Chagas disease is a zoonotic tropical pathology, caused by the protozoan parasite Trypanosoma cruzi. Endemic in Latin America, it is one of the leading causes of congestive heart failure in the world. Historically associated with poverty in rural areas, immigration and relocation of the vectors are changing the epidemiology of the disease, as evidenced by a substantial increase in the number of cases in the US. Treatment is restricted to nifurtimox and benznidazole, both of which are relatively toxic, have limited efficac and are not approved by the FDA. Our laboratory has been working on the rational search for chemotherapeutic treatments for Chagas disease that can selectively target the parasite without compromising human cells. Ion channels are potential targets for selective drugs against a broad range of diseases because they are responsible for essential cellular functions like plasma membrane and mitochondrial membrane potential maintenance, pH regulation, cell proliferation, and adaptation to environmental changes including osmoregulation. During its life cycle, the parasite encounters extreme fluctuations in ionic concentrations, osmolarities and pHs. Previous studies in our laboratory suggested that in T. cruzi, K+ channels are important components of the regulatory mechanisms that maintain the plasma membrane potential, intracellular pH and osmolarity. It has also been demonstrated that trypomastigotes, the infective forms of the parasite, are particularly sensitive to changes in extracellular K+ concentration while epimastigotes and amastigotes are less responsive to this ion. In T. cruzi, we have identified sequences encoding for putative inward rectifier (TcKir) and calcium-activated K+ channels (TcCAKC). They have conserved functional domains, but limited identity with human homologs (<15%) making them potential selective pharmacological targets against the parasite. We propose that ion channels play an important role in sensing and adaptation to environmental conditions in T. cruzi. We propose that different types of K+ channels integrate a homeostatic network that allows the parasite to detect and respond to changes in osmotic and ionic conditions. Fundamental processes like differentiation and invasion can be regulated by modification of the ionic concentrations determining the success of the parasite in infecting new hosts. Analysis of T. cruzi potassium channels expression profiles and localization, complemented with electrophysiological studies will shed light about how these proteins work. Genetic manipulation of the level of expression and phenotypic analysis in vivo will demonstrate the physiological role of potassium channels in the parasite and will help to establish their potential as therapeutic targets. Public Health Relevance: Chagas disease is a tropical pathology, caused by the parasite Trypanosoma cruzi. Endemic in Latin America, it is one of the leading causes of heart disease in the world. Historically associated with poverty in rural areas, immigration and relocation of th insect that transmits the disease are changing the epidemiology, as evidenced by a substantial increase in the number of cases in the US. Only two drugs are available for the treatment of Chagas disease, both of which are relatively toxic and have limited efficacy. We have been working on the rational search for chemotherapeutic alternatives that can selectively target the parasite without compromising human cells. Understanding of the adaptation and survival mechanisms that the parasite uses to cope with environmental changes will contribute to the identification of new therapeutic targets.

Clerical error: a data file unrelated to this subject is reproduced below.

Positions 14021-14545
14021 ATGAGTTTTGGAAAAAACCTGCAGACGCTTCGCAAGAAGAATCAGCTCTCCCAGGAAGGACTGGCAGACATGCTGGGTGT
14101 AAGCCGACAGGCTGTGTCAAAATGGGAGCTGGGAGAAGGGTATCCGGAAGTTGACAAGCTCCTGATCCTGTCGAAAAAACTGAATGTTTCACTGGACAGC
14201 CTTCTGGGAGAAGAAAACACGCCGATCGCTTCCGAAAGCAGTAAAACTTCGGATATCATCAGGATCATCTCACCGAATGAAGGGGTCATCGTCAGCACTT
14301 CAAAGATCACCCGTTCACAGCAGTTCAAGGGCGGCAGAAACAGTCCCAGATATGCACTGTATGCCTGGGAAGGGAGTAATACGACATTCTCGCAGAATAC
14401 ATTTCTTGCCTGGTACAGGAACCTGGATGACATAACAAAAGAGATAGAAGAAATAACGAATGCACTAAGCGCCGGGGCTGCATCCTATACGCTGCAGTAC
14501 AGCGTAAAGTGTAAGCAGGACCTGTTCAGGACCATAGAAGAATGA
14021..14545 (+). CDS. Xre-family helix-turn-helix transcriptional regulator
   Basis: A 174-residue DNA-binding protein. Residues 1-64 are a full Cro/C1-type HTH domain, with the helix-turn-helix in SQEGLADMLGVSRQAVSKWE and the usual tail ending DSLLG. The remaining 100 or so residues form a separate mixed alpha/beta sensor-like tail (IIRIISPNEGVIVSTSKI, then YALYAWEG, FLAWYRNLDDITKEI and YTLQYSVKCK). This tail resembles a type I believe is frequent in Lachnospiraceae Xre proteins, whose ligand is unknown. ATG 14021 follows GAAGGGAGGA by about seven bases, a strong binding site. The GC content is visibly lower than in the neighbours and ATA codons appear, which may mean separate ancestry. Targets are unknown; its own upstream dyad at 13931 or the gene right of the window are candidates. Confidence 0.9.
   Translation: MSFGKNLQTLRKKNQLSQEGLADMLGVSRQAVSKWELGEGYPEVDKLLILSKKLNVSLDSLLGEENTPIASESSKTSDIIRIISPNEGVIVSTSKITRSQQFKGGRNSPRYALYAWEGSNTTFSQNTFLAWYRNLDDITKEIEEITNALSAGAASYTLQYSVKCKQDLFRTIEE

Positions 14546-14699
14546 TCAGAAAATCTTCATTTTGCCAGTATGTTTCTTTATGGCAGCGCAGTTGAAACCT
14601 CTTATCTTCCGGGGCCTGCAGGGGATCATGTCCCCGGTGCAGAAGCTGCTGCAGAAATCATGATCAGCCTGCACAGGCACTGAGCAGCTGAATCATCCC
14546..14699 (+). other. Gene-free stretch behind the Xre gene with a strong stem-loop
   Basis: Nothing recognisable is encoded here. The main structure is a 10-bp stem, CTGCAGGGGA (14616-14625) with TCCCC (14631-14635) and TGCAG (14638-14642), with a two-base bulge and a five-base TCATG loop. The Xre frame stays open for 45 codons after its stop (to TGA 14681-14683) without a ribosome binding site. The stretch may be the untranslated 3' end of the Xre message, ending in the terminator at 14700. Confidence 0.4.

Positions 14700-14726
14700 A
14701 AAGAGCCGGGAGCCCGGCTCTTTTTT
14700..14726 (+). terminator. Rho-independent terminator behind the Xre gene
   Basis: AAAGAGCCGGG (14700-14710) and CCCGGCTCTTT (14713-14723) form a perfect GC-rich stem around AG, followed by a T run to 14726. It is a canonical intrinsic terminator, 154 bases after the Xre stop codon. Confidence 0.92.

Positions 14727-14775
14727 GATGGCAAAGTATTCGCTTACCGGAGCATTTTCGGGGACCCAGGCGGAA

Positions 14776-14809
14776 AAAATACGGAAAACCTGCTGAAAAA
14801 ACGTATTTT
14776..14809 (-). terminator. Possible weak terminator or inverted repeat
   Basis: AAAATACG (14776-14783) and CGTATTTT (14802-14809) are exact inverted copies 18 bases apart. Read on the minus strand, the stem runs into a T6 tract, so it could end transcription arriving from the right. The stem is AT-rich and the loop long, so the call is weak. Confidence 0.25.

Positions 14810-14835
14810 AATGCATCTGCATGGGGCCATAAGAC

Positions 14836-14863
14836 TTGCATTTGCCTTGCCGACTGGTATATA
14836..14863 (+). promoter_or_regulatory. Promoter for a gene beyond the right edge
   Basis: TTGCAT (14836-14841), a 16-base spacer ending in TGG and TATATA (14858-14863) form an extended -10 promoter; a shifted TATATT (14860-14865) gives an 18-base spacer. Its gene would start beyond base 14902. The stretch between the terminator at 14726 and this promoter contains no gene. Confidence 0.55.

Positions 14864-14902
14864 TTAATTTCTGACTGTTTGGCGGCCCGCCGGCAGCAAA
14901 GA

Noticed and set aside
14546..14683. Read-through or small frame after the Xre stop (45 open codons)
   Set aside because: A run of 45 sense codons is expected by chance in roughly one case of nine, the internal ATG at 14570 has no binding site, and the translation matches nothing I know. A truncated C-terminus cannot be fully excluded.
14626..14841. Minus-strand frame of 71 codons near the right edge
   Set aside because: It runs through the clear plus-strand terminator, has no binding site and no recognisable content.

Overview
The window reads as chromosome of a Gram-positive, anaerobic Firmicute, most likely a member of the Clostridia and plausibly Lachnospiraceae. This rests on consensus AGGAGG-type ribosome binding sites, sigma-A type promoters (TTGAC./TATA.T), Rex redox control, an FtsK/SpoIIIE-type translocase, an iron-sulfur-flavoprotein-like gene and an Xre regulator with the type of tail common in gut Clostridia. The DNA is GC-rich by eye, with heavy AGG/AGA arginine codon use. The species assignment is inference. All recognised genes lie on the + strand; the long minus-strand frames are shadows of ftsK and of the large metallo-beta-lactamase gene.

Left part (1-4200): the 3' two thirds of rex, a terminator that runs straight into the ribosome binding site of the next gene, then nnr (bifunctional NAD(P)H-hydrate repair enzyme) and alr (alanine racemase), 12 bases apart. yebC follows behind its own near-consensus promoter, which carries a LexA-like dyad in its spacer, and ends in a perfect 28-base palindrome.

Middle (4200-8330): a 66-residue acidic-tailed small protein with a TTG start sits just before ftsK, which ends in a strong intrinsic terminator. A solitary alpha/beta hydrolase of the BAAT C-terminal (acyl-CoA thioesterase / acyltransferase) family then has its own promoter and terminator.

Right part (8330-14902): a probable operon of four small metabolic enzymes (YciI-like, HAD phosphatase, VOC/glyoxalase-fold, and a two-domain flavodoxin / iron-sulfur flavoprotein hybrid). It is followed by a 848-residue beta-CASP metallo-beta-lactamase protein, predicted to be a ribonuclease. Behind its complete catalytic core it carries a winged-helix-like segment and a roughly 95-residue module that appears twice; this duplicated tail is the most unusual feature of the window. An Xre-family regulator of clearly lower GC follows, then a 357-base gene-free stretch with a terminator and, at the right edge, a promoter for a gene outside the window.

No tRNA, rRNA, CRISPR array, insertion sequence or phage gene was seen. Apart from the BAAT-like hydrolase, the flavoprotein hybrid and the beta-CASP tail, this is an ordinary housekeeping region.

Public Health Relevance

Chagas disease is a tropical pathology, caused by the parasite Trypanosoma cruzi. Endemic en Latin America, it is one of the leading causes of heart disease in the world. Historically associated with poverty in rural areas, immigration and relocation of the insect that transmit the disease are changing the epidemiology, as evidenced by a substantial increase in the number of cases in the US. Only two drugs are available for the treatment of Chagas disease, both of which are relatively toxic and have limited efficacy. We have been working on the rational search for chemotherapeutic alternatives that can selectively target the parasite without compromising human cells. Understanding of the adaptation and survival mechanisms that the parasite uses to cope with environmental changes will contribute to the identification of new therapeutic targets. !

Agency
National Institute of Health (NIH)
Institute
National Institute of Allergy and Infectious Diseases (NIAID)
Type
Career Transition Award (K99)
Project #
1K99AI101167-01
Application #
8353272
Study Section
Microbiology and Infectious Diseases B Subcommittee (MID)
Program Officer
Mcgugan, Glen C
Project Start
2012-05-01
Project End
2013-04-30
Budget Start
2012-05-01
Budget End
2013-04-30
Support Year
1
Fiscal Year
2012
Total Cost
$91,193
Indirect Cost
$6,755
Name
University of Georgia
Department
Public Health & Prev Medicine
Type
Organized Research Units
DUNS #
004315578
City
Athens
State
GA
Country
United States
Zip Code
30602